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Singh on EVs: Canada ‘needs to be at the forefront of the future of transportation’

Speaking in Montreal, NDP Leader Jagmeet Singh said he supports these kind of investments, but with conditions.

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“We support investments, but we want to see iron-clad guarantees where there will be good jobs for Canadians, for Quebecers. We want to see good-paying union jobs and we want to see the investment stay in the country,” Singh said.

With the need for critical minerals like lithium to power these EV batteries, Singh stressed the importance of ensuring mining operations are also environmentally friendly.

“The way we extract those also has to be done in a manner where we are also not contributing to the problem. We can do that, so we need to be very careful about the way we are investing in extraction is done, in a proper manner that is protecting the environment and following all the rules,” Singh said.

“We can do that, and we have to do that because we have to make sure Canada is at the forefront of the future of transportation and more and more investments are being made in electric transportation. We need to be able to do that here in Canada.”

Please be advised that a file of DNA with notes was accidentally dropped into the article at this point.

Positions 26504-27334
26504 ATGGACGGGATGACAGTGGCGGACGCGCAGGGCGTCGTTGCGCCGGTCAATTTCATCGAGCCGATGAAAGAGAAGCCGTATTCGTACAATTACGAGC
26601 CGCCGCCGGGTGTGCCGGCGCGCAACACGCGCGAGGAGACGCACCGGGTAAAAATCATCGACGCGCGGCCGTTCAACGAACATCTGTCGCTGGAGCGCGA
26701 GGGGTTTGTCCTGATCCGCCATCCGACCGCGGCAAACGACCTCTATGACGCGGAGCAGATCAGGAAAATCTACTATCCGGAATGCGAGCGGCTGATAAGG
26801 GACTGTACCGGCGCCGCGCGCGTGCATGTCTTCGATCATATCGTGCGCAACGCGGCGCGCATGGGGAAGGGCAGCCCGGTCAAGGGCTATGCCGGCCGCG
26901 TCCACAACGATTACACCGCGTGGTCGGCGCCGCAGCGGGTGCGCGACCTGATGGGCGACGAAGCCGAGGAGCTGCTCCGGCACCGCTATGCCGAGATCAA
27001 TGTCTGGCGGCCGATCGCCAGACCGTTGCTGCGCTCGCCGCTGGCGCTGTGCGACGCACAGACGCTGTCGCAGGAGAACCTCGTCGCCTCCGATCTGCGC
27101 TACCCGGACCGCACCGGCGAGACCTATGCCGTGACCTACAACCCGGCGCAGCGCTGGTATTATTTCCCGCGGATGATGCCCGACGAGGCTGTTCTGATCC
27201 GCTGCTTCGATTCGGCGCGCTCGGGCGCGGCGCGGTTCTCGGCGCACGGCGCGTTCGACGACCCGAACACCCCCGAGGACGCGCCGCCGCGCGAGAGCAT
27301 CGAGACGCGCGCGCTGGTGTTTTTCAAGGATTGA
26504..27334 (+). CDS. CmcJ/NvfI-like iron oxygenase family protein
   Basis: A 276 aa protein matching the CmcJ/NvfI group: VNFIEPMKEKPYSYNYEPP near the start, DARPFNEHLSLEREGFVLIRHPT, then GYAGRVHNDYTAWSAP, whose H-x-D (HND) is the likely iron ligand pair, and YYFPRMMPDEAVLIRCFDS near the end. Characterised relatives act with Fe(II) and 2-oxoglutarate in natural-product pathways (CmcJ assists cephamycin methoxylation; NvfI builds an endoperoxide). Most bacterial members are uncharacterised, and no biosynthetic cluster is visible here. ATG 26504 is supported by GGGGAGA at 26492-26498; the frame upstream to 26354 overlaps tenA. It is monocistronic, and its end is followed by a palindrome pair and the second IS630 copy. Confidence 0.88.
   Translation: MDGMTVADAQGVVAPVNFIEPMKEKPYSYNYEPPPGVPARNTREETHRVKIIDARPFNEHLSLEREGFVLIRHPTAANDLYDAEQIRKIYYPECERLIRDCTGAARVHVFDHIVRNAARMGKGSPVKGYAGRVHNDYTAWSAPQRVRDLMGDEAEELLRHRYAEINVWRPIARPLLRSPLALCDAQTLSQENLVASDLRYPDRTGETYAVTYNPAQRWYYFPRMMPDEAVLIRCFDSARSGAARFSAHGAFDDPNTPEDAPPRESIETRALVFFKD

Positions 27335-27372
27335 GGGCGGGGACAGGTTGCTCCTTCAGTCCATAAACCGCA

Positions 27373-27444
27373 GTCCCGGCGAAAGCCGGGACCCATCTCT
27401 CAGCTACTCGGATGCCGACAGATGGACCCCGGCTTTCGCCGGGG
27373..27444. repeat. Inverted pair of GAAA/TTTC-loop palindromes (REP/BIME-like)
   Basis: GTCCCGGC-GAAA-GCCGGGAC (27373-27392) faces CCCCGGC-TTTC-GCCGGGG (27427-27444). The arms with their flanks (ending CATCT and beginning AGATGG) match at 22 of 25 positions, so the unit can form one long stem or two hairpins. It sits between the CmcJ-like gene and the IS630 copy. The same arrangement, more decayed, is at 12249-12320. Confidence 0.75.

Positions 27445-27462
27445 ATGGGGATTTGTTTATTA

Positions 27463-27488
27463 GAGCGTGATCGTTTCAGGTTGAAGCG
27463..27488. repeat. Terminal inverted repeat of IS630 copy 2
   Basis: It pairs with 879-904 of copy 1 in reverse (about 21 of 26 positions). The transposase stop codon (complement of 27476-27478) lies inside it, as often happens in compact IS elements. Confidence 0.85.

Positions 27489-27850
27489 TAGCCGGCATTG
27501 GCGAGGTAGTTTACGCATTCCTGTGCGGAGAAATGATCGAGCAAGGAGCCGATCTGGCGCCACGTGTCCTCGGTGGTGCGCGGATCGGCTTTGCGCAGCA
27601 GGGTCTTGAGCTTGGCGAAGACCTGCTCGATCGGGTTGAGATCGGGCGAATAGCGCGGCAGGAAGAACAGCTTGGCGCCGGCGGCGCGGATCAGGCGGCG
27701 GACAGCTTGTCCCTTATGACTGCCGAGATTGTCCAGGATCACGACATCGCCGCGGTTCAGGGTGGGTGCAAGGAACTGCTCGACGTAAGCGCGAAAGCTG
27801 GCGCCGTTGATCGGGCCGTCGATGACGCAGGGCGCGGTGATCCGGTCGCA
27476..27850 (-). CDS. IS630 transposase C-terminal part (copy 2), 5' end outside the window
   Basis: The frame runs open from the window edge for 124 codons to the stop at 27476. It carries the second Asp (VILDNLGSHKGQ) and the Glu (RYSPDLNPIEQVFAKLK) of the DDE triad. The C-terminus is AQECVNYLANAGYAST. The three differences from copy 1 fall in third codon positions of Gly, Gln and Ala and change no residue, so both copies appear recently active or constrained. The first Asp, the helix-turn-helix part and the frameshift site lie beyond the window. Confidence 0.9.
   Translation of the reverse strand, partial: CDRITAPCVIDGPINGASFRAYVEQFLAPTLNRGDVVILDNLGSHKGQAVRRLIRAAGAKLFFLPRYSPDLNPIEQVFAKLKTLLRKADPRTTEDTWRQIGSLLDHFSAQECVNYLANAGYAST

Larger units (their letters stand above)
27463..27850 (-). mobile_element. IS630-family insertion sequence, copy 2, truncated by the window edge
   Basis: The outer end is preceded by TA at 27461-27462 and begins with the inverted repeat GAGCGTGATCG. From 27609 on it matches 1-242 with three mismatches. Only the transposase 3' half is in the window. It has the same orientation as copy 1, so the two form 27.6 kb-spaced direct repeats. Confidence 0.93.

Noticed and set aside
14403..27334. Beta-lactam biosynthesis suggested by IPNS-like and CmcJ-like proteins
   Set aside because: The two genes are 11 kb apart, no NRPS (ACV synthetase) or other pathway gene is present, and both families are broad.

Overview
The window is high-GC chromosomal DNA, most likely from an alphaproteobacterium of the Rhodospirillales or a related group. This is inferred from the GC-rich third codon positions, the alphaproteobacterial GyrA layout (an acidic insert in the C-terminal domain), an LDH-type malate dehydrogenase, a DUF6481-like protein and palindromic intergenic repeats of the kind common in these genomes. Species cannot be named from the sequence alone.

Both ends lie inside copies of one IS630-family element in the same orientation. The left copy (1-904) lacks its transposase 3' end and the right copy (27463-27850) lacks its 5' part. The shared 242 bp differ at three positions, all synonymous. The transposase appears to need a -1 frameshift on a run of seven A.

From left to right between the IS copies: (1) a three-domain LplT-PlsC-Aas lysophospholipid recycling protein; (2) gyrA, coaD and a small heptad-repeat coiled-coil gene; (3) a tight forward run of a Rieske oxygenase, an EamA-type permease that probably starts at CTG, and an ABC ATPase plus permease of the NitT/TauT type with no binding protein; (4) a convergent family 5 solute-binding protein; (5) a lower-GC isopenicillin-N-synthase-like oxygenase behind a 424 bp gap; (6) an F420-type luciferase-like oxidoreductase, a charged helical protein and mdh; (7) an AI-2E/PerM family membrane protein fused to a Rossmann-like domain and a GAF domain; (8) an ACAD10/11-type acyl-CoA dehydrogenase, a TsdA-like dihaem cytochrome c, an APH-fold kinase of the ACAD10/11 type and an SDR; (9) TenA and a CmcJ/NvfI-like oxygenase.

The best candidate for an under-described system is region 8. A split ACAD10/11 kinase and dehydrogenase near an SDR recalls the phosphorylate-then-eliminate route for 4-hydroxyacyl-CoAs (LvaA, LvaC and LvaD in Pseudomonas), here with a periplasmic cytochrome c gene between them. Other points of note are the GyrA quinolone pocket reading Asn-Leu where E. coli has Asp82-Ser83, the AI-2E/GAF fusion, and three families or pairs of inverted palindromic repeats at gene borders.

Past EV subsidies

The federal and Ontario governments have already put up a combined $28.2 billion in subsidies to attract battery plants from Volkswagen and Stellantis LG to St. Thomas and Windsor, Ont. respectively.  This tactic was used to attract the plants to Canada instead of the United States, which included incentives in the Inflation Reduction Act.

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These subsidies are contingent on hitting hiring, construction and production targets, which are expected to be dolled out over the years, ending in 2032.

The federal government is covering two-thirds of these costs, with the Ontario government paying for the remainder.

A report from the Parliamentary Budget Officer (PBO) last September said that it will take Ottawa 20 years to break even on what the government characterized as an investment.

At the time, Innovation Minister Francois-Philippe Champagne said the PBO report did not capture broader economic impacts on the supply chain associated with increased battery production, which he said could increase the economic benefit of the subsidies.

With files from The Canadian Press.